The State Department then changed the agenda:
"The idea was to have a conference, a ministerial, and basically break our diplomatic isolation on Iran," said a person familiar with the planning of the event. "It started out as an Iran conference in disguise but has probably actually been forced to take on more actual broader Middle East content now."
The person added: "They changed some of the focus and were forced to pony up with content on Syria and Yemen particularly."
The meeting took place today but the European powers did not fall for the trick. They want keep the nuclear agreement with Iran:
Even Poland on Tuesday said it disagreed with the U.S. approach to Iran. Foreign Minister Jacek Czaputowicz told reporters the nuclear pact was valuable and expressed hope the conference could help participants find common ground.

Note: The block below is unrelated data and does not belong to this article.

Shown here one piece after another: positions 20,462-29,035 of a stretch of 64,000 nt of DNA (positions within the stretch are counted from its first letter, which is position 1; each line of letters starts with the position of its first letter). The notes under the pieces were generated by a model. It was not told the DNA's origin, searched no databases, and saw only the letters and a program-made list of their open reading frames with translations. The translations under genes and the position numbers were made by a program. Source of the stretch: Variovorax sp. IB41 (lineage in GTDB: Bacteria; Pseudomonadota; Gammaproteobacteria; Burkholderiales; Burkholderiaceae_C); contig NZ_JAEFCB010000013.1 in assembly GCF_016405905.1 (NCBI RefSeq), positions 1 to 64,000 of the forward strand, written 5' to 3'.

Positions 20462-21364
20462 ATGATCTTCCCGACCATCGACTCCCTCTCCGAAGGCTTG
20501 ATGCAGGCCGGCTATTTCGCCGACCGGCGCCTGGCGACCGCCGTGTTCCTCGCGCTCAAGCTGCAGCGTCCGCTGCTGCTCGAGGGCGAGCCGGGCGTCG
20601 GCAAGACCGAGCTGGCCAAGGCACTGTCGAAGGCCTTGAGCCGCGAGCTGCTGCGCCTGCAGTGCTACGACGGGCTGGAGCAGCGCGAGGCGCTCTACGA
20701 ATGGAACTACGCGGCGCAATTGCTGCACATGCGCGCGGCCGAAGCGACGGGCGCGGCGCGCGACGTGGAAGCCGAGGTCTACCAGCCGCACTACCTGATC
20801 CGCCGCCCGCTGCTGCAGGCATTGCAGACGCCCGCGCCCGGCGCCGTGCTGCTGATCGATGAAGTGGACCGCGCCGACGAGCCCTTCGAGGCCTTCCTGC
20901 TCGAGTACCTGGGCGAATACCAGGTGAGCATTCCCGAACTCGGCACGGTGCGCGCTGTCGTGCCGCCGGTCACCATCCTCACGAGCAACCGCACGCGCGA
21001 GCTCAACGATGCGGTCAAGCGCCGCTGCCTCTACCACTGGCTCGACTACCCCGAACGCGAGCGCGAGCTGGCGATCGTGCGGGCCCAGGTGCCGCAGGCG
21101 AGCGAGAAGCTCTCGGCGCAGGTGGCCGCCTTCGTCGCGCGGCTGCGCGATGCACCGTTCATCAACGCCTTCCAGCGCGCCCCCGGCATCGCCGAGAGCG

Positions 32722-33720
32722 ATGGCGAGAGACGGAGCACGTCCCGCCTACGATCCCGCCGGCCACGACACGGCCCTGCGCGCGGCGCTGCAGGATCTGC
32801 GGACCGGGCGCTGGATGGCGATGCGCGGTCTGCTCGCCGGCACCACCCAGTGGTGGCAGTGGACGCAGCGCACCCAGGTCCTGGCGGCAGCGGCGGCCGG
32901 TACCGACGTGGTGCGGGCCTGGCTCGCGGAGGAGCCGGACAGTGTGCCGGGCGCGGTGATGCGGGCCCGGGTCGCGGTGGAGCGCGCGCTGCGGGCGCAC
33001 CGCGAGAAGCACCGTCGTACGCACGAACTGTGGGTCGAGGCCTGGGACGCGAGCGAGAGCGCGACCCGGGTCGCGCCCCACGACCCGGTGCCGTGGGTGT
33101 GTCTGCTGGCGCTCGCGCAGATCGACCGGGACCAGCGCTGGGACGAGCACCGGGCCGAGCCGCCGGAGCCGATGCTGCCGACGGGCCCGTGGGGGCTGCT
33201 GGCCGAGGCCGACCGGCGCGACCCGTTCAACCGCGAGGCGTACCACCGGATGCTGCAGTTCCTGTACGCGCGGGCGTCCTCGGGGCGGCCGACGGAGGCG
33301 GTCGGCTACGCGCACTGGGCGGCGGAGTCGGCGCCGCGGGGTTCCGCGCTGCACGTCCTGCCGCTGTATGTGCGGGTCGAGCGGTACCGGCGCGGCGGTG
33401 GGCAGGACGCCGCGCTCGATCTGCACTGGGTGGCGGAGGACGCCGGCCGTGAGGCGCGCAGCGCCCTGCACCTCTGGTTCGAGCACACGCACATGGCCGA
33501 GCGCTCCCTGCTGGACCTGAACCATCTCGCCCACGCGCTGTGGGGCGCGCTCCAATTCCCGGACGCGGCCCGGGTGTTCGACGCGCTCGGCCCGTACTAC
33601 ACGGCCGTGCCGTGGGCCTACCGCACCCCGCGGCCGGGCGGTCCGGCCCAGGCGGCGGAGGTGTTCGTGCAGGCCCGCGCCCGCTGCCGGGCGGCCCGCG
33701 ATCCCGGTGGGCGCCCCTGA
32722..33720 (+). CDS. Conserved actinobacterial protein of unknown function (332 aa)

While the U.S. delegation includes Vice President Mike Pence, Secretary of State Mike Pompeo and senior White House adviser Jared Kushner, other major players have either refused to attend or are sending low-level delegations. The EU's foreign-policy chief, Federica Mogherini, said she had other commitments.